World Mental Health Day; Bestselling Author Urges Self-Care for Pandemic Relief

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SALT LAKE CITY, UT / ACCESSWIRE / October 9, 2020 / On World Mental Health Day Oct. 10, bestselling author and CEO Kevin Guest is urging everyone in 2020 to reset oneself during the pandemic with five steps for self-care.”Businesses that will …

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SALT LAKE CITY, UT / ACCESSWIRE / October 9, 2020 / On World Mental Health Day Oct. 10, bestselling author and CEO Kevin Guest is urging everyone in 2020 to reset oneself during the pandemic with five steps for self-care.”Businesses that will …

SALT LAKE CITY, UT / ACCESSWIRE / October 9, 2020 / On World Mental Health Day Oct. 10, bestselling author and CEO Kevin Guest is urging everyone in 2020 to reset oneself during the pandemic with five steps for self-care.

“Businesses that will emerge from the pandemic successfully will be those that are agile,” said Kevin Guest, CEO

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Michigan education leaders find relief in 2021 budget

Michigan education leaders were bracing for tough financial decisions next year as the COVID-19 pandemic persists.



a close up of a sign: MLive file photo of Maple Street Magnet School for the Arts in Kalamazoo, Michigan on Tuesday, October 29, 2019.


© Emil Lippe | MLive.com/Emil Lippe | MLive.com/mlive.com/TNS
MLive file photo of Maple Street Magnet School for the Arts in Kalamazoo, Michigan on Tuesday, October 29, 2019.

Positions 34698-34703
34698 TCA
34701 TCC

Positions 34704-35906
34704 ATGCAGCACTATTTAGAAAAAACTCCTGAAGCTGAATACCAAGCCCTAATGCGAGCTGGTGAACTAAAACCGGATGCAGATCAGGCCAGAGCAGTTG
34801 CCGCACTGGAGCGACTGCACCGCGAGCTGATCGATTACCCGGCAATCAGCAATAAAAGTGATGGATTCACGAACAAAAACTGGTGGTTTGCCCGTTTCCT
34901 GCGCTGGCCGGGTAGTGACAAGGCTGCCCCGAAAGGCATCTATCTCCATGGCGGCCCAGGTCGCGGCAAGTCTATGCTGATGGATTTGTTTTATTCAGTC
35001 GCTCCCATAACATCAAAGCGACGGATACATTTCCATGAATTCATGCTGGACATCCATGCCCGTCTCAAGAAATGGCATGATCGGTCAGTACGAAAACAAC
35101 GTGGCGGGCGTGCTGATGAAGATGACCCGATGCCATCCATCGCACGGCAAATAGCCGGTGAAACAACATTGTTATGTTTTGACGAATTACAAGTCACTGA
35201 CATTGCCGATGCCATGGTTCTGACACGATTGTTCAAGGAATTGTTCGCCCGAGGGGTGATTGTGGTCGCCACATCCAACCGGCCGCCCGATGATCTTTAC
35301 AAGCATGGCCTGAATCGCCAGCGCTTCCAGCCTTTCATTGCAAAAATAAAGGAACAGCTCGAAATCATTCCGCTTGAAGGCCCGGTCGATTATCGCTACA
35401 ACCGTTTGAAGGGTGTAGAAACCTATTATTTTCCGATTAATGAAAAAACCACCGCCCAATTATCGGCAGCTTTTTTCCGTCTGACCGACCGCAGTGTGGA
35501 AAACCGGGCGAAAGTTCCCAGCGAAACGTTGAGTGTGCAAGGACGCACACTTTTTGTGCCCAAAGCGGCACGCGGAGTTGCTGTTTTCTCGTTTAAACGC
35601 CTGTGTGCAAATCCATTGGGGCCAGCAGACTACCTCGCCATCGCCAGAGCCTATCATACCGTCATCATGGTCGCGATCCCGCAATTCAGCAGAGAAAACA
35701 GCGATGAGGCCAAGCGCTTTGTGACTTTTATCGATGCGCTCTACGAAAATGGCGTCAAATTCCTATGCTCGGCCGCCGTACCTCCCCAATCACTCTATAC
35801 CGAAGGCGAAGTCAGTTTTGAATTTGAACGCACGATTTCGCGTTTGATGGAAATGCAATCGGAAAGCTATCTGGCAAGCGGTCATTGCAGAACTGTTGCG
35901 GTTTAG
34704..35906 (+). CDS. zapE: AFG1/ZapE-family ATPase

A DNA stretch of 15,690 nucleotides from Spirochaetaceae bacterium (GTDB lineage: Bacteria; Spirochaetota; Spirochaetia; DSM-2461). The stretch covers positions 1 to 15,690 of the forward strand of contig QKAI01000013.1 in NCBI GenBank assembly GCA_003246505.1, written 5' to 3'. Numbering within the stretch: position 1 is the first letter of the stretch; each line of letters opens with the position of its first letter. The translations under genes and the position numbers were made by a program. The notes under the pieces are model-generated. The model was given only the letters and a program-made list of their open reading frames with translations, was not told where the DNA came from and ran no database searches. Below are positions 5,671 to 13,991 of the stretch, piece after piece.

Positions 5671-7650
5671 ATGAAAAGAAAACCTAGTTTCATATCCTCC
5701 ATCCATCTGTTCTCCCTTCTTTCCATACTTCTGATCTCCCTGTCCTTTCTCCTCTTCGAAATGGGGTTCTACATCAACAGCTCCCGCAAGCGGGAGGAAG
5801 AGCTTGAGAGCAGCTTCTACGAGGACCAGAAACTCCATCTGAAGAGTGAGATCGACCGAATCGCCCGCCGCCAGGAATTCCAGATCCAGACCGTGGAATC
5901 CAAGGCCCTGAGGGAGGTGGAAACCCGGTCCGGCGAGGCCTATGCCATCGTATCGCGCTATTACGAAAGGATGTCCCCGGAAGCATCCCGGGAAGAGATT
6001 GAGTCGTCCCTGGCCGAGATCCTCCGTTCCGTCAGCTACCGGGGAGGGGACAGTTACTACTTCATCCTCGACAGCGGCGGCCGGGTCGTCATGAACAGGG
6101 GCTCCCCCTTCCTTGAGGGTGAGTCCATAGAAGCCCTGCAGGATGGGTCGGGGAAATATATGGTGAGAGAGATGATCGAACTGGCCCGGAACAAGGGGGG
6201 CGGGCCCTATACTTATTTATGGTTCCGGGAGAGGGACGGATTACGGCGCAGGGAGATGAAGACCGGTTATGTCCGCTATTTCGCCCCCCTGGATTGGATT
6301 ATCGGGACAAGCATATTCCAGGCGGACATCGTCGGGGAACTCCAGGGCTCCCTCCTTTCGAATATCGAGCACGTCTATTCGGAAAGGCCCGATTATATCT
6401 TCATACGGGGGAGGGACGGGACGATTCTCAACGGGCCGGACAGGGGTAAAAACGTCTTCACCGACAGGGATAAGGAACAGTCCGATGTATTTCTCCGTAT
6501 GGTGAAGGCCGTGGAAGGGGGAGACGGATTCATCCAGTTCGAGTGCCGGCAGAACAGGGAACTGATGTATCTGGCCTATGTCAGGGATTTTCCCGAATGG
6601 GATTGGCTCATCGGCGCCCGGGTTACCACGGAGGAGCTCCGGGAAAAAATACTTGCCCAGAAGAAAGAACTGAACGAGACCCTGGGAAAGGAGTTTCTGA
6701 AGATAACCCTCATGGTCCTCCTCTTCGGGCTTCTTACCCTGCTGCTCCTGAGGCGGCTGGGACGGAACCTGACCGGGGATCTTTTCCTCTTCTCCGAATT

But school boards and educators are now breathing a sigh of relief, with Gov. Gretchen Whitmer preparing to sign the 2021 budget approved by the legislature last week.

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Michigan’s education spending for K-12 schools, community colleges and universities clocks in at about $17.65 billion, with the School Aid Fund budget coming in at roughly $15.5 billion. The School Aid Fund budget increased by about $300 million compared to the 2019-20 budget.

Read more: 7 things you should know about Michigan’s new budget

“Based on what we were hearing months ago, how can we not be anything but pleased?” said Don Wotruba, executive director for the

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Continuing our fight for COVID-19 relief

Congresswoman Eddie Bernice Johnson

By Congresswoman Eddie Bernice Johnson

We are now more than six months into a global pandemic never before experienced in modern society. Our federal government must step up to support our families and communities through such uncertain turmoil. Additionally, it has now been more than four months since the House of Representatives passed the Heroes Act, a critical $3.4 trillion stimulus package that the Senate has failed to act upon.

Nevertheless, House Democrats and I have continued our fight for such federal relief, and this week, we have released an updated Heroes Act to demonstrate our absolute commitment to negotiating for a final stimulus package. All of our constituents, communities, and local municipalities are depending on us to deliver this assistance that is so desperately needed.

We must have another stimulus package, as it is essential to protect the financial security and avert many catastrophes for

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House Democrats’ new relief proposal earmarks $39B for higher ed

Dive Brief:

Dive Insight:

The House approved the original iteration of the HEROES Act this spring, a $3 trillion proposal immediately written off Senate Republicans, who said it included too many elements unrelated to the pandemic.